In the last days of March 1945, we crossed the Austrian border in the vicinity of the city of Keszeg, after which our corps broke through the woods in the direction of Wiener Neustadt. We entered the city on Easter Day. The Germans were completely unready for the appearance of our units. Only the Vlasovites offered resistance. In a word, we hated them worse than the Germans. They could not count on any mercy in fighting, where a soldier is simultaneously the judge, prosecutor, and executioner. If that was the case – that was it. Some would emerge and come running with their hands up in the air, but from our position we would greet them with fire. If one was taken prisoner, he’d be led away somewhere . . . In this city, I personally killed seven men in combat with my submachine gun. We were rolling the gun, and they had dug into a cellar and were firing back. I and two other guys entered the building. We broke into the cellar and picked them off there. (…).
I fought against Germans, Hungarians and Romanians. If I compare them as adversaries, the strongest, of course were the Germans. In second place, for their cruelty and stubbornness in battle, I would select the Hungarians. All the rest were weak, and the Romanians were in general … mamalizhniki [a mocking reference to the national dish of Romania, mamaliga]. When in 1944 they came over to our side, they would be sent forward first. We would stand in readiness. We watched as they launched their attack. Then the Hungarians and Germans would counterattack – and the Romanians would turn tail and run. We already knew that now we’d be given the command to charge. They’d run away while we were now attacking. In addition, we never left a Romanian in a security outpost overnight.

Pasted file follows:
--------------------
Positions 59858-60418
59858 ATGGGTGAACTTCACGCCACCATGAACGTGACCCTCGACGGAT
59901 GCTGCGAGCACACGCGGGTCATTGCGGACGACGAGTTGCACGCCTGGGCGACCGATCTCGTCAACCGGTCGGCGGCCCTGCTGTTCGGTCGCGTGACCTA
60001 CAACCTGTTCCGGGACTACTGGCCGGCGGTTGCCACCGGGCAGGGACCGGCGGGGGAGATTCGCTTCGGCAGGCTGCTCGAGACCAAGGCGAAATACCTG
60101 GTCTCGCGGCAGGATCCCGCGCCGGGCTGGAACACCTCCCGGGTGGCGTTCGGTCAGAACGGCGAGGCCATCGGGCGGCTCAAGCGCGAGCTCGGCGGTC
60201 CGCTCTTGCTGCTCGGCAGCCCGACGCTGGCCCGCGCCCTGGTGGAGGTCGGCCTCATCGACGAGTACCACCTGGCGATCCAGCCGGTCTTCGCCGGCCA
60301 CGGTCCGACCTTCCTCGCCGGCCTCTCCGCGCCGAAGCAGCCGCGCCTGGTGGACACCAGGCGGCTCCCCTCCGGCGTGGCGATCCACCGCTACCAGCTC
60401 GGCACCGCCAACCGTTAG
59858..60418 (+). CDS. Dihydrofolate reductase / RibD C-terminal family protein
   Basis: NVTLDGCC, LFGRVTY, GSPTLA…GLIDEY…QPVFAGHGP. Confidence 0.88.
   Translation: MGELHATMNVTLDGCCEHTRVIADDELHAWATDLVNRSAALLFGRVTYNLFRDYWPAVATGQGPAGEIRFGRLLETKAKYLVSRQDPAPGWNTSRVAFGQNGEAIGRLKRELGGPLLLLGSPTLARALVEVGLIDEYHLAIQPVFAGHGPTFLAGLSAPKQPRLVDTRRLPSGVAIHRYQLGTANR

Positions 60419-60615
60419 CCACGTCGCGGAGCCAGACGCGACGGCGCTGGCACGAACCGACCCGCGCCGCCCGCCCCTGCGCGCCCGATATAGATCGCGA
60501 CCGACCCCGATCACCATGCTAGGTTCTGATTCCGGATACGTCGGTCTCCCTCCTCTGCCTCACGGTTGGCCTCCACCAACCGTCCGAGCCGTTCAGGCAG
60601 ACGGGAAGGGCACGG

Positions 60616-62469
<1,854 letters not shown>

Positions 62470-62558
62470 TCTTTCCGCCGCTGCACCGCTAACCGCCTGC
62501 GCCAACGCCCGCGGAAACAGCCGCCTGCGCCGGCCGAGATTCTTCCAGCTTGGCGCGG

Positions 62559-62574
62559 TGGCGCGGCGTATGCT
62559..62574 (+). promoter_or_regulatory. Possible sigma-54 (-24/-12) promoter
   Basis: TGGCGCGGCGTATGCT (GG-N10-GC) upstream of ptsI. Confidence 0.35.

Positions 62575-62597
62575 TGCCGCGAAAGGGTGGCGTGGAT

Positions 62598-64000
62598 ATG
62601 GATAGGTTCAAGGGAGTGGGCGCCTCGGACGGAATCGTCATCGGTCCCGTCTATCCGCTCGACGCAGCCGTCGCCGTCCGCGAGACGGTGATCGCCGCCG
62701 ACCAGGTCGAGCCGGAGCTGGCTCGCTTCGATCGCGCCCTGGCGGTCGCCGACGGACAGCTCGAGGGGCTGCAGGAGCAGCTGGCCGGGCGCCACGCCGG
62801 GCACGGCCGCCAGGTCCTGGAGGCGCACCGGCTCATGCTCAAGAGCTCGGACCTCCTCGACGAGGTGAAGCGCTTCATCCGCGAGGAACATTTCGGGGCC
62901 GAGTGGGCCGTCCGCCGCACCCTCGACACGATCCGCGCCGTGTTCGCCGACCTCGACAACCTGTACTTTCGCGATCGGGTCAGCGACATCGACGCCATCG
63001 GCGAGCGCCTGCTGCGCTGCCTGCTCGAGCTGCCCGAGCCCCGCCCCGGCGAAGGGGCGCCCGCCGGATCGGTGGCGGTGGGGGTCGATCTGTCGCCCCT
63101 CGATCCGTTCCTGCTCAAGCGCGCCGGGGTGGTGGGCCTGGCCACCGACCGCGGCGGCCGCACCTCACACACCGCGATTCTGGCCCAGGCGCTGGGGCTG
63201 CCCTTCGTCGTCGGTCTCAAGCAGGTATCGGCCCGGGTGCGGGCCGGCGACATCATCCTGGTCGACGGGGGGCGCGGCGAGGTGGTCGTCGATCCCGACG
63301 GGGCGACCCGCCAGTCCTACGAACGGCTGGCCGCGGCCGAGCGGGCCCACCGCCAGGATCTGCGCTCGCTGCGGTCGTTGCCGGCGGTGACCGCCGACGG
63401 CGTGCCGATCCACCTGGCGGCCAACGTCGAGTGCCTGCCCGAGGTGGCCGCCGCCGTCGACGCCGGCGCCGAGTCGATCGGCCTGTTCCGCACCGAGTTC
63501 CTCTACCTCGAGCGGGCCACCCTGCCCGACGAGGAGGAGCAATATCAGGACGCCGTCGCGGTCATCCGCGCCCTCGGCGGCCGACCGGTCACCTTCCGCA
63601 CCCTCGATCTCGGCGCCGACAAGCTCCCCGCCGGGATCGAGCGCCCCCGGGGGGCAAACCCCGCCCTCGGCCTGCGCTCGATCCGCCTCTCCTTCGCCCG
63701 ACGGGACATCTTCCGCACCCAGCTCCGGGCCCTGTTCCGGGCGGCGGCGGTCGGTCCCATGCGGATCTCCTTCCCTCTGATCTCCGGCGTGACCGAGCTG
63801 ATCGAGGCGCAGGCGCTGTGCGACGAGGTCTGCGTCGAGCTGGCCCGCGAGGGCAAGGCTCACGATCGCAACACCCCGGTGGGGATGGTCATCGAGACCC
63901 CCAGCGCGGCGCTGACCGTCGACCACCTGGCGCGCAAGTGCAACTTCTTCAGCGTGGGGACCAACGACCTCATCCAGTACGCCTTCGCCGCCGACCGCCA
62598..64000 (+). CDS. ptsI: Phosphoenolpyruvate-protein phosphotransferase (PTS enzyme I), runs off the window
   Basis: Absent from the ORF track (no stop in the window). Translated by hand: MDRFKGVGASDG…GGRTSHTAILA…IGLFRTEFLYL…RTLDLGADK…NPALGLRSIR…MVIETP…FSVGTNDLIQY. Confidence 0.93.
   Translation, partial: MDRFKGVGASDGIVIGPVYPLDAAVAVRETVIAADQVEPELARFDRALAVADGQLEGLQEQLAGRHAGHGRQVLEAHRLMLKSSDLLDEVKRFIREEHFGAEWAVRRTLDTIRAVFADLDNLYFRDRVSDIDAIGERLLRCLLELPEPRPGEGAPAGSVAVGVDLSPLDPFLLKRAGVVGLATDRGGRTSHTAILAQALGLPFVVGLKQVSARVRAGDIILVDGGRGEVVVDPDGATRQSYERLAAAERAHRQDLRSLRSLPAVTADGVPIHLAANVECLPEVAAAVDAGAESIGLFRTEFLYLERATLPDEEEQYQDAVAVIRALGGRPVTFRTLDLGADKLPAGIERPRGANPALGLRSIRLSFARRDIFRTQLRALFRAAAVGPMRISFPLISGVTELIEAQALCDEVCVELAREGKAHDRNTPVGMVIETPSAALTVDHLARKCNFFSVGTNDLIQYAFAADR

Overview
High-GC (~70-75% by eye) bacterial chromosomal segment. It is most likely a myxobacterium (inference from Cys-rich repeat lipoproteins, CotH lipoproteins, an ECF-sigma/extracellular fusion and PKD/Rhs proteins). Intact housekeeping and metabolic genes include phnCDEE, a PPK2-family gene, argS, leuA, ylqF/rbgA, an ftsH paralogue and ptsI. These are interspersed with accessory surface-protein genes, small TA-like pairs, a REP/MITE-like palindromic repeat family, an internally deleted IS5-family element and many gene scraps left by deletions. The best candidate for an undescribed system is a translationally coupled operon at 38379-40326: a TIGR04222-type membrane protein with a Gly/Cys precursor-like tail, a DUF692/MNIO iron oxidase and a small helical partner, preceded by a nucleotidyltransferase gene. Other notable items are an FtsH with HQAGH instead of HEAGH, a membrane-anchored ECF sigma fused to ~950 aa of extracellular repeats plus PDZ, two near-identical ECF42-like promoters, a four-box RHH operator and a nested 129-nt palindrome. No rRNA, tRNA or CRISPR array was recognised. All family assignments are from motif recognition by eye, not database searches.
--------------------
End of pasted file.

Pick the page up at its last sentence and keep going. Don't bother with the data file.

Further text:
Note: The Vlasov army (Власовская армия, Vlasovskaya armiya)) – ROA was a collaborationist formation, primarily composed of Russians, that fought under German command during World War II. The army was led by Andrey Vlasov, a Red Army general who had defected, and members of the army are often referred to as Vlasovtsy (Власовцы).
The Soviet government labelled all ROA soldiers (vlasovtsy) as traitors, and those who were repatriated were tried and sentenced to detention in prison camps. Vlasov and several other leaders of the ROA were tried and hanged in Moscow on August 1, 1946.